A paper published in the leading paediatrics journal American Family Physician, concluded that pacifiers may be especially beneficial to babies in the first six months of life and they are more beneficial than harmful. The American Academy of Paediatrics and the American Academy of Family Physicians are now advising physicians to recommend parents consider offering pacifiers to infants one month and older at the onset of sleep to reduce the risk of sudden infant death synndrome.
It is commonly accepted that pacifiers can reduce the incidence of sudden infant death syndrome (SIDs) by over 50%. This means that a baby who doesn’t use a pacifier is over twice as likely to die from SIDs over a baby that does. There are approximately 2,300 cases of SIDs each year in the United States and while the overall likelihood of a baby dying from SIDs is quite small (0.05%) it remains the leading cause of death of babies aged between 1 month and 1 year. A pacifier gives a baby something to suck on while they fall asleep/nap which has been shown to prevent SIDs.
Another benefit of a pacifier is that it allows babies to self-settle and can assist them fall to sleep. Most babies are happiest when they are sucking on something since this is their instinct. For babies that have trouble settling or getting to sleep, giving them a pacifier can be the difference between a baby settling quickly or becoming tearful and anxious.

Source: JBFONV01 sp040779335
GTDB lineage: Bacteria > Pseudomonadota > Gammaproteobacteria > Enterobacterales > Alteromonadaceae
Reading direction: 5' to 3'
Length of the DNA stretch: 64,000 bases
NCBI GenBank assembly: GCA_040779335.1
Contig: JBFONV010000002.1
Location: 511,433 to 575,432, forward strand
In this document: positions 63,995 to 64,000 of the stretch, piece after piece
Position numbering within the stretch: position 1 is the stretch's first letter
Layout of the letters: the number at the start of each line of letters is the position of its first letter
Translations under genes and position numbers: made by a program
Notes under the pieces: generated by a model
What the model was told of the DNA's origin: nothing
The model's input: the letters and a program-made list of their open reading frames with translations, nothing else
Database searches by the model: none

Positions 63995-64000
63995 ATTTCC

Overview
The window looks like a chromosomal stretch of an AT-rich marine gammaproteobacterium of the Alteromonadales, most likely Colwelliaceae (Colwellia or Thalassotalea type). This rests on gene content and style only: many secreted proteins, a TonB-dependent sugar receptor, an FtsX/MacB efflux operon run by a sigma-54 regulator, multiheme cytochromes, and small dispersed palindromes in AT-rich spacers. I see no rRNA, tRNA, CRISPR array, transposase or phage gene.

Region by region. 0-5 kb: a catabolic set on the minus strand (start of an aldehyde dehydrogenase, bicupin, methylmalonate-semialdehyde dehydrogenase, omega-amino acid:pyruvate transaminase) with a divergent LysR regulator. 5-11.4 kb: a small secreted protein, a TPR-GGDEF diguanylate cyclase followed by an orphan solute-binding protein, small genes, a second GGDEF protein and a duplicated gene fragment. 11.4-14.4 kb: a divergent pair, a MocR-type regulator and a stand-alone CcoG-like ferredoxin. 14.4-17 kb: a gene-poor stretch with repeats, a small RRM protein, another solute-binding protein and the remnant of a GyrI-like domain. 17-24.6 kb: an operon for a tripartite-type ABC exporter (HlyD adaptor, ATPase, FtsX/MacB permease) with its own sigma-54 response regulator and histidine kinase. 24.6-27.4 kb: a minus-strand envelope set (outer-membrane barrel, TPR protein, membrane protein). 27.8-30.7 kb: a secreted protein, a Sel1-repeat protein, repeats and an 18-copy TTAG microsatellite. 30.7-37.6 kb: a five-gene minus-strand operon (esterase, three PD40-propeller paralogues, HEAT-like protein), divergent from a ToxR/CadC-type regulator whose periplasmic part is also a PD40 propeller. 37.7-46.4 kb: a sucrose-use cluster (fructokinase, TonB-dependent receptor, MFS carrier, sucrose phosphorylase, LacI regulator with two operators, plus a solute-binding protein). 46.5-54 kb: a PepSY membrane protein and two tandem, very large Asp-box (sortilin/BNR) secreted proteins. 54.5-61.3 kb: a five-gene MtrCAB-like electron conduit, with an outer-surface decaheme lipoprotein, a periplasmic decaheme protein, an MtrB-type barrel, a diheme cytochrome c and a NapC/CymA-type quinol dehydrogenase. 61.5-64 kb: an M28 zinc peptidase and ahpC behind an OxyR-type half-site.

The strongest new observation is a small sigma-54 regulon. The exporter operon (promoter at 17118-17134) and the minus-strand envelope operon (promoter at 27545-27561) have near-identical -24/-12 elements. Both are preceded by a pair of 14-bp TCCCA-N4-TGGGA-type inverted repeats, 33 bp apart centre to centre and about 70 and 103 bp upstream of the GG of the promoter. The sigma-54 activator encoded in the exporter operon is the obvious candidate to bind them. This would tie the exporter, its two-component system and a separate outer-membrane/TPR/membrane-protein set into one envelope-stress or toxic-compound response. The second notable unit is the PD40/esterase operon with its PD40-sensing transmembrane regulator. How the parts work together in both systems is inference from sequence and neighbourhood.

Pacifiers can have a calming effect generally. It is recommended by the American Academy of Paediatrics (AAP) as a form of pain relief for minor operations since it acts to distract and calm the baby. This type of distraction/calming effect is also beneficial when a baby is taken out and about, especially where a tearful or fussy baby could have an impact on others and parents are unable to provide as much attention to the baby to calm them – restaurants and flights are prime examples.
An often cited issue of pacifier use is that baby’s may not breastfeed normally, but it is generally accepted that where pacifier use is restricted beyond the first months of a baby’s life, it should have no adverse effect on a baby’s breastfeeding habits. In a Cochrane review it found that pacifier use sped the transition from breast to bottle feeding and so pacifiers can be considered to be beneficial in this regard.
Other issues identified by pacifier include increased incidence of Otitis Media (ear infection) and issues with teeth development. However the paper said these issues only had a heightened risk where a pacifier use occurred when babies were older.